What would you think about the idea that for the next five years, most discussion of public policy “should be aimed predominantly at non-governmental issues?”
That’s how an old friend of mine from Grand Rapids began our conversation the other day, and he’s one of the most capable people I know. He is a staunch but thoughtful conservative who is proposing a fascinating agenda for public discourse that goes way beyond the standard (and largely boring) liberal-conservative bickering.
What he wants is for us to open our minds to considering imaginative and creative ideas that are largely lacking in what pass for policy discussions these days.
The way he sees it, our half-century-long public policy focus on government activities has largely exhausted its usefulness. As he put it, “there can be no coherent conversation about government policy without ideologically-based conflict involving real or false anger on both sides.”
Hard to dispute that. Whatever your ideology, he argues that government activity of any kind is largely a blunt instrument, incapable of flexibility, nuance and due regard for the differing needs of individuals. Instead, he thinks a more productive topic for discussion is the culture, talent and skills of Michigan’s people.
Which does, in short order, get to two big things: Schools and family. When it comes to schools, far too much of the debate has been among contentious adults over how schools should be governed, as in charter versus conventional public schools.
There’s been far too little focus on how to help all children attending all schools become internationally competitive. But as Doug Ross, president of American Promise Schools, former U. S. assistant secretary of labor and one of Michigan’s most knowledgeable education experts, argues in the Jan. 11 Detroit Free Press, “Simply offering classes with trained teachers and encouraging students to do well fails to engage the majority of lower-income kids (and a fair number of more affluent kids).”
Ross, like just about every other educator, points to the family as the fundamentally important partner with schools in achieving good educational outcomes. When a student’s family chooses not to be involved or is so pulverized by poverty or abuse of one kind or another that it cannot be involved in their child’s learning, the burden put on teachers and the schools often simply cannot be overcome -- no matter how those schools are organized, managed and run.
That’s why Michigan’s sharply increased support for pre-kindergarten programs for four-year-olds (Great Start Readiness Program) is so important. Compelling research has shown that poor and vulnerable children who go through the GSRP pre-kindergarten program are 25 percent more likely to graduate from high school than those who don’t.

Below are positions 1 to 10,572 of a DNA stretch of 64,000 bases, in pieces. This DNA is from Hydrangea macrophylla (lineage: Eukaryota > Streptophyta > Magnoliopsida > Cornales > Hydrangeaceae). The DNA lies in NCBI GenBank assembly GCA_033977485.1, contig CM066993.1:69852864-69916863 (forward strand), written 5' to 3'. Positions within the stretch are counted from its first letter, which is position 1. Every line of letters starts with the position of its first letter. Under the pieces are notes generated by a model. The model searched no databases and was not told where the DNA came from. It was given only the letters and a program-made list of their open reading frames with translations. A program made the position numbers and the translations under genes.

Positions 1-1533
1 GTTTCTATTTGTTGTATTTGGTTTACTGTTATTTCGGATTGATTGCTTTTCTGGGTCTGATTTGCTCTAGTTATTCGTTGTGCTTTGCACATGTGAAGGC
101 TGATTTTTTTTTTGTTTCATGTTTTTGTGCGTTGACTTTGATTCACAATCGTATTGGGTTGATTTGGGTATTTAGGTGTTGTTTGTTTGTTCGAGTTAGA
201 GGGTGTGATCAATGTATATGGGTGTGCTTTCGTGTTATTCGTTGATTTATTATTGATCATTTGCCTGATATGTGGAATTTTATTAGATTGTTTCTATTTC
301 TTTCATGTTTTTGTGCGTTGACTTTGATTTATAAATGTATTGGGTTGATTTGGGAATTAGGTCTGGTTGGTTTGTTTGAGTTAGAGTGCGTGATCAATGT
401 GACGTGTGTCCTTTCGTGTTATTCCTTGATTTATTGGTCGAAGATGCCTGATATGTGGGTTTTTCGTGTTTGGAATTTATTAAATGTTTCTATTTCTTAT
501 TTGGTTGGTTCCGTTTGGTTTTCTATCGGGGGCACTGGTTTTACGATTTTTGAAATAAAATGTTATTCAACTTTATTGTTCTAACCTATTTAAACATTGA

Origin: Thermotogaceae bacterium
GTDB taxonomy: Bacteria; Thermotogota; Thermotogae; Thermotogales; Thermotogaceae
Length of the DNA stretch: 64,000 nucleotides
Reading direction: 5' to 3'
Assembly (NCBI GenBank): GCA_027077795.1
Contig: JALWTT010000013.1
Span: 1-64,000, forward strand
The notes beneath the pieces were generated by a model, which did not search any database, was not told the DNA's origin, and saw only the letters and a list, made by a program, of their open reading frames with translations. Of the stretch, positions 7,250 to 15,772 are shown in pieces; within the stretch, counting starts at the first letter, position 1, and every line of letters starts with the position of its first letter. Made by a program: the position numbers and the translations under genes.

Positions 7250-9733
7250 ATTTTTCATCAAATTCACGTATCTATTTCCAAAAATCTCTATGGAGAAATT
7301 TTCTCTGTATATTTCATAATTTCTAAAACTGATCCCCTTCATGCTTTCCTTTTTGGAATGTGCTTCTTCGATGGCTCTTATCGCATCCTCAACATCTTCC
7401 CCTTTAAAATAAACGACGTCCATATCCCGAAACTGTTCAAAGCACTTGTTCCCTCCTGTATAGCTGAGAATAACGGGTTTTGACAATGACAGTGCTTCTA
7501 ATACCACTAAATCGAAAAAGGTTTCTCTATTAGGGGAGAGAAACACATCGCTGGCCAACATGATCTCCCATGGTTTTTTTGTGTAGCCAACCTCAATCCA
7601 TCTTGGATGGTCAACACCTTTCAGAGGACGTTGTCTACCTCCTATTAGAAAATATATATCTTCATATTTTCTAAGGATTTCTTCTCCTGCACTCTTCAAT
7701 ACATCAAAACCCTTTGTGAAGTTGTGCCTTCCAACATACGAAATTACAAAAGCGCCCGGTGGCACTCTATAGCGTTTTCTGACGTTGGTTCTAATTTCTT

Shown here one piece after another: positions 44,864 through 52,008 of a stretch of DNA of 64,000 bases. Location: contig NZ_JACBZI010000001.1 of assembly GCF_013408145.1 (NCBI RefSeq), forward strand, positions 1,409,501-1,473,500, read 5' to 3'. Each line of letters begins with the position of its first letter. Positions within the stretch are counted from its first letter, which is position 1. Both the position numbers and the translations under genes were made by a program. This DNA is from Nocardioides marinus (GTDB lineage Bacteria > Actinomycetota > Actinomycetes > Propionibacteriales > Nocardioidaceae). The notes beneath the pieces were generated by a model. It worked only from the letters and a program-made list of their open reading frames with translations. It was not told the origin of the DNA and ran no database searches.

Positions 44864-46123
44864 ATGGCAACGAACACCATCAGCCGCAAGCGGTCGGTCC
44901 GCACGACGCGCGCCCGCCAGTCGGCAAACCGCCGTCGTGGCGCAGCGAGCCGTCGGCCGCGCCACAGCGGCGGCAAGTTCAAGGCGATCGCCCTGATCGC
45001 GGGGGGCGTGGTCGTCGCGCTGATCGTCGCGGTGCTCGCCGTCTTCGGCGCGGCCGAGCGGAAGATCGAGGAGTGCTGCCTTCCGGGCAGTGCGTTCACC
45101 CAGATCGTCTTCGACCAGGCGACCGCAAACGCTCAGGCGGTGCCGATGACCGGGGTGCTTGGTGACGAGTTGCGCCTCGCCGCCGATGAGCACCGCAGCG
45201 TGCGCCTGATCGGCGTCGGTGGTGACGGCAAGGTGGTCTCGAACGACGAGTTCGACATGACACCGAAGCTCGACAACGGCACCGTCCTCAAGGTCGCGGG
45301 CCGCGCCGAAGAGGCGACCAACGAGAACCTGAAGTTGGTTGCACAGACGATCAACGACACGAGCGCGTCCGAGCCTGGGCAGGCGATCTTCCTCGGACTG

And there’s plenty of evidence that learning during a child’s development begins right with the day she or he is born. And so there has been much discussion about what should be done for very young babies to increase their chances of successful learning.
Public Sector Consultants, a Lansing-based non-profit research outfit, in collaboration with the Citizens’ Research Council, has been looking at nationwide evidence to see what works best, especially for poor, vulnerable, often single-parent families. So far, it appears that the best route to success is home visiting programs in which responsible, experienced and trained adults regularly visit families to help parents learn the kinds of parenting skills that result in successful brain development.
Such programs are expensive. They require the kind of nuanced, flexible approaches that are family-centered rather than bureaucracy-driven. And they risk backlash from people who argue “outsiders” have no place intruding into homes.
But for families that have the instincts to get involved in their children’s education, they seem to offer the best route to success, precisely because they focus on finding ways for families to become more effective in giving their children a good start to a successful life.
This gets back to the final important point my friend made as we finished our conversation. “Strong and thriving families are fundamentally important to our entire society. “Sadly, this topic has been largely ignored these days.”
He is right -- and it certainly shouldn’t be. What happens to families is just too important to be left to clashing political ideologies.
Focusing on how best to sustain thriving and healthy families as they raise their children seems to offer an opening to a new and vitally important part of any education policy discussion.